January 31, 2018 Healio HCV Next
“Substantial increases in the number of persons with opioid use disorders who inject drugs have the potential to thwart the nation’s efforts to control morbidity and mortality associated with HCV infection, consequently undermining the National Academies of Sciences, Engineering, and Medicine’s national strategy for the elimination of hepatitis B and C,” Jon E. Zibbell, PhD, from the Behavioral and Urban Health Program, Georgia, and colleagues wrote. “It also challenges the Centers for Disease Control and Prevention’s Viral Hepatitis Strategic Plan for 2016 to 2020, which underscores reductions in HCV infections caused by [injection drug use] behaviors as a priority area.”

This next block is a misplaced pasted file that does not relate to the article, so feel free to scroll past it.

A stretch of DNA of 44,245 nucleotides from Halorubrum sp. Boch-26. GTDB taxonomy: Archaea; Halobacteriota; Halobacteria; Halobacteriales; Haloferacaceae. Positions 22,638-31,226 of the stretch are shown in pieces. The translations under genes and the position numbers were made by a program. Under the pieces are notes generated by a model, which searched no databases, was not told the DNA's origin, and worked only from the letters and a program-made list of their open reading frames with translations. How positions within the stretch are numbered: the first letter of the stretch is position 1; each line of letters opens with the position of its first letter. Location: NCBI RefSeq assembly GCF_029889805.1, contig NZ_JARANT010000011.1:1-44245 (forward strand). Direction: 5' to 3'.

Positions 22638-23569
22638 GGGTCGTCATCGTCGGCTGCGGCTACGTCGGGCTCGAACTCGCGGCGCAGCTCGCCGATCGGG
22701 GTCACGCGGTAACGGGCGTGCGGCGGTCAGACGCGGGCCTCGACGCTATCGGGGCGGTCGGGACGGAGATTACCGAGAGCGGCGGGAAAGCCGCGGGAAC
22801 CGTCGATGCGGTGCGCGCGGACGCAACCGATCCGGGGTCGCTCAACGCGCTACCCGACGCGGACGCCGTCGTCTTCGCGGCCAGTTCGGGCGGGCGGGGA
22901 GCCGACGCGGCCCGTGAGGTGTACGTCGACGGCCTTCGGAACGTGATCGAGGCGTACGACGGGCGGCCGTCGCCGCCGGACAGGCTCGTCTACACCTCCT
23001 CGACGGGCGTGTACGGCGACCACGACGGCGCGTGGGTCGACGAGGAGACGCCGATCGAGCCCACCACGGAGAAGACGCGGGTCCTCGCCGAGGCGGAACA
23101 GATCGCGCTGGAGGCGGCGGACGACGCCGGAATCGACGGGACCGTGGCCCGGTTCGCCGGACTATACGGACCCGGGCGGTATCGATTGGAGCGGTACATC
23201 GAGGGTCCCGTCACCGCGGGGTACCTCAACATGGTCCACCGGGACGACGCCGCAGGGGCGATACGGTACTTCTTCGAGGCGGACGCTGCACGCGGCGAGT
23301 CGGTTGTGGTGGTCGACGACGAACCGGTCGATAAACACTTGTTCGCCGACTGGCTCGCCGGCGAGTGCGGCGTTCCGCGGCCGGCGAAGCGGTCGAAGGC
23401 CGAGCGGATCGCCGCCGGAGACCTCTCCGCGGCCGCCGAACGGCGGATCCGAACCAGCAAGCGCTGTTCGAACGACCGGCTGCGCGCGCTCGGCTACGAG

Zibbell and colleagues analyzed Treatment Episode Data Set (TEDS) admissions from the Substance Abuse and Mental Health Services Administration (SAMHSA) and laboratory-confirmed cases of acute HCV with associated demographic and risk factors from the National Notifiable Disease Surveillance System.
The researchers found 12,953 acute HCV cases reported between 2004 and 2014 in the U.S. The annual rate increased from 0.3 cases per 100,000 in 2004 to 0.7 cases per 100,000 in 2014 (P < .001) for an overall rate increase of 133%.
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